Hi, I am Ally Gottfried, a registered dietitian here in Roseburg. I have worked at the Community Cancer Center for the past eight years and also have experience in hospitals, pediatric health and community settings.
I think it’s safe to say that there is a lot of nutrition misinformation out there these days. My aim is to provide evidence-based answers to your nutrition questions. “Evidence-based” means there is solid scientific research to support recommendations.
If I have a suggestion that is anecdotal, it will be clearly stated as such.
Q: I’m confused now about organic produce. I thought it was supposed to be better for us than the regular stuff and yet I heard there’s no difference? It’s more expensive, too.
A: This is a question we’re hearing a lot right now in response to a recent Stanford University review of past research reports on the nutrition content of organic food. It found that generally, organic produce did not have a greater vitamin content than your regular store produce. However, the report did not really address the pesticide issue.
Many people choose organic foods to reduce their total intake of organophosphate insecticides. For others, it’s the taste factor. Organic foods often have more flavor compared to regular produce. It’s truly amazing.
As far as the cost goes, yes, some of the organic foods are more expensive. What I would do is to look at the foods you eat the most. Try and buy them in organic form if they have a high pesticide content.
For example, in my family we eat a lot of apples. Those are top of the list for pesticide content, so we always choose organic. Zucchini, on the other hand, tends to be lower in pesticides, so we buy the regular variety and save our grocery dollars for the apples.
The U.S. Department of Agriculture sets limits for what the government deems a safe level of pesticides in fruits and vegetables. The Environmental Working Group, a sort of watchdog group of scientists and researchers, develops a yearly list of fruits and vegetables with pesticide levels that are not safe.
Included on the 2012 list are the following, from most to least pesticides found:
3. Sweet bell peppers
6. Imported nectarines
11. Domestic blueberries
Q: How do I get more fruit into my kids? It can be really difficult to get them to eat it.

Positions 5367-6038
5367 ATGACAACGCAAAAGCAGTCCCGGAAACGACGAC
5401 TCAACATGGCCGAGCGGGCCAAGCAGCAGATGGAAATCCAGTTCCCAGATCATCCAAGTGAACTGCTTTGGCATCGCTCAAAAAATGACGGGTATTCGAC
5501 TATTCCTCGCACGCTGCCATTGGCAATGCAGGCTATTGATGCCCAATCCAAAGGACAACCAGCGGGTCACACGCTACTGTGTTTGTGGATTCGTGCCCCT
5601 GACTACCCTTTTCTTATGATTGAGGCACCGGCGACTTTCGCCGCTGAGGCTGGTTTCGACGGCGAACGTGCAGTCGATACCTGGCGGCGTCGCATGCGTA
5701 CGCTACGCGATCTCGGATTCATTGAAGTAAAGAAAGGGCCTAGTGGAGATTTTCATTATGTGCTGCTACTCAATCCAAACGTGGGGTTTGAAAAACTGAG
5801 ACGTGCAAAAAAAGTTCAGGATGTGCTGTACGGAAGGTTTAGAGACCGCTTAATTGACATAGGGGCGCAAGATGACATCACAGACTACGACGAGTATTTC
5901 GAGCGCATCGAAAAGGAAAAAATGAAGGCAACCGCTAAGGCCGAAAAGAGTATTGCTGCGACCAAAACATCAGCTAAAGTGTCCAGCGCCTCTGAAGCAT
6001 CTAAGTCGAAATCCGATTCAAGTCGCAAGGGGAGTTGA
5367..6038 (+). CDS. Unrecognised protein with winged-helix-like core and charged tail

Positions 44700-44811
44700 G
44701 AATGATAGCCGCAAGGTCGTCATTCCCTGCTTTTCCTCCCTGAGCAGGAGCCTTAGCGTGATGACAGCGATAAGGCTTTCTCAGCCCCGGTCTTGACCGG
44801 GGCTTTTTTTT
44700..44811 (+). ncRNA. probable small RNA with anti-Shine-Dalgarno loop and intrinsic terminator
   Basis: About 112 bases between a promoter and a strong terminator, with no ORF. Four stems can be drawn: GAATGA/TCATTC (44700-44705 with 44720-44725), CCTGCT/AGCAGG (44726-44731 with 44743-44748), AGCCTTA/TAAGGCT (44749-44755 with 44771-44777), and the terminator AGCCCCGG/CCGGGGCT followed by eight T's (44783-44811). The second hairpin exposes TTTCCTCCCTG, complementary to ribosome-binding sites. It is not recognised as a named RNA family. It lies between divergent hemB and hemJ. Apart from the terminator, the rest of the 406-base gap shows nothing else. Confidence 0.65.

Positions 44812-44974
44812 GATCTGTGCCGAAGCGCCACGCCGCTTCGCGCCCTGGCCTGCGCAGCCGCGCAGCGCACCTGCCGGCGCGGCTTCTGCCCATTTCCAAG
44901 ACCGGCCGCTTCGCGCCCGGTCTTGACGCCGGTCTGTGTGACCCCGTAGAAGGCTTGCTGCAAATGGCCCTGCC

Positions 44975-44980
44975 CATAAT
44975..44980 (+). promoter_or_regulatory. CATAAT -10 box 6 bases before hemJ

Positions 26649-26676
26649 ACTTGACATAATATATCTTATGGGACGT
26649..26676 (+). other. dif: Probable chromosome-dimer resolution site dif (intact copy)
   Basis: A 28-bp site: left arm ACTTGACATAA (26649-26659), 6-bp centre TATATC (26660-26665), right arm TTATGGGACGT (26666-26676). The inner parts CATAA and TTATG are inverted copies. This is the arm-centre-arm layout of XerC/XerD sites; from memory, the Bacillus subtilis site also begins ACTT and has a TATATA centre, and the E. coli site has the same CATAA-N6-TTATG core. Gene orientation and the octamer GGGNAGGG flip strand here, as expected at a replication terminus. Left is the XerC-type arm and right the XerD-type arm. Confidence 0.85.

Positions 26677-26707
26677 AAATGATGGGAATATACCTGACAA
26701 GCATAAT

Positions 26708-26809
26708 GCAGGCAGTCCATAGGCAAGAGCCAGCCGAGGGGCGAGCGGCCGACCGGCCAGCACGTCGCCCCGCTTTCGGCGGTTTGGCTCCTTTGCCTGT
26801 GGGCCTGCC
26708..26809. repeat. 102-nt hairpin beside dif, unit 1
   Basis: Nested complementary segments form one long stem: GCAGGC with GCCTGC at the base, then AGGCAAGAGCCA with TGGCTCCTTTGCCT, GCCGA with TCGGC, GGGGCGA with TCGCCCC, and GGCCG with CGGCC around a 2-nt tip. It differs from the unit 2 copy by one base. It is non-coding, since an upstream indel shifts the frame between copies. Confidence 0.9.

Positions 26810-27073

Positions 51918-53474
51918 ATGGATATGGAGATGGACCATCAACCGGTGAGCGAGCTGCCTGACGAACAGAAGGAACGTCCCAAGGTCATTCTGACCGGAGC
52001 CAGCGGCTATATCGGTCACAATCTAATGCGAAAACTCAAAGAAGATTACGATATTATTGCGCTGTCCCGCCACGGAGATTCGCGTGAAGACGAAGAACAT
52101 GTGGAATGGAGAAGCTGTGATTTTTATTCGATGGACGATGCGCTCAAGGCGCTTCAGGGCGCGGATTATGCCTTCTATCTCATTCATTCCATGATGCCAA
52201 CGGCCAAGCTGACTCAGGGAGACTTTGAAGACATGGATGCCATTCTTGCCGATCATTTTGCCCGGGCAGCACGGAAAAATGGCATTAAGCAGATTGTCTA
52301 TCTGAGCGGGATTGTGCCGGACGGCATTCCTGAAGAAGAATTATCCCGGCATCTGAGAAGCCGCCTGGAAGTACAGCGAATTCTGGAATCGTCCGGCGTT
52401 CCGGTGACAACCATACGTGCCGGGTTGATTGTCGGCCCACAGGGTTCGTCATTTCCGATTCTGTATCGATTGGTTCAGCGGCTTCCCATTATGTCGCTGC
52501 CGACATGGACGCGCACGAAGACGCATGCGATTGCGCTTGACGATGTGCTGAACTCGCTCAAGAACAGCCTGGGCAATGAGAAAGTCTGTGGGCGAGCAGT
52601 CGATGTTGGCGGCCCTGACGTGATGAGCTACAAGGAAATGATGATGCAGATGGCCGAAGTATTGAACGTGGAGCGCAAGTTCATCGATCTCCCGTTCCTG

A: First, well done on trying to get your kids to eat a healthy diet.
For some children (and even some adults), eating a piece of fruit is just too much effort. For little kids, eating a huge apple can be daunting. I know we might not think about it sometimes, but their little mouths really can’t open that wide.
One thing that really helps is to cut the fruit up, peel it, if necessary, and put it on a plate in plain sight. Try this with a nice, juicy apple or orange and you will be surprised at how quickly it all disappears. Another way is to have your kids make a “fruit face” at snack time. You can use blueberries for eyes, sliced banana for hair, an apple slice for a nose and whatever else you have for a mouth. You can use this idea for getting more veggies in, too.
Remember, it’s always better to eat your fruit and not drink it. Juice tends to have a higher sugar content and doesn’t have the healthy fiber that you would get with a whole piece of fruit.
Q: I heard that eating oatmeal for breakfast was healthy, but I find myself really hungry around midmorning. Do you have any suggestions?
A: Good for you for trying to eat a healthy breakfast.
Oatmeal is a great way to start the day with good carbohydrates and soluble fiber, which is great for helping to lower high cholesterol. However, because it is a carbohydrate, it can get digested and absorbed fairly quickly. Try making the oatmeal with milk instead of water or adding some yogurt to it. The protein from the dairy will slow down digestion and keep your tummy occupied for a little while longer.
Q: My 12-year-old daughter is on the swim team and is very conscientious about what she eats. At school she will choose a salad for lunch or fruit. After school she has swim practice and by the end of the afternoon, she is exhausted. What should she be eating to give her more energy?
A: It is important for growing children to get enough calories to fuel the body’s need for growth and development. In addition to calories, children need a balance of protein, fat and carbohydrates. For a child who is actively involved in a sports, the timing and the composition of the food is important. First, I would suggest that your daughter expand her lunch diet beyond salad to include a good protein source and more complex carbohydrates. For example, a turkey or chicken sandwich or even a good old peanut butter and jelly. Carbohydrates are the body’s primary fuel source, stored in the muscles and liver. Eating carbohydrates a few hours before a swim practice will help stock her muscles’ supply of energy.
If possible, give your daughter a light snack of protein and carbohydrates about 45 to 60 minutes before the practice. For example, a low-fat yogurt with granola or a small banana and carton of milk. After the practice, a few graham crackers with peanut butter and milk would be a good recovery snack and, it’s hoped, not interfere with a balanced supper.
With any sport, don’t forget fluids. Dehydration not only makes us feel lousy, but also really affects performance.
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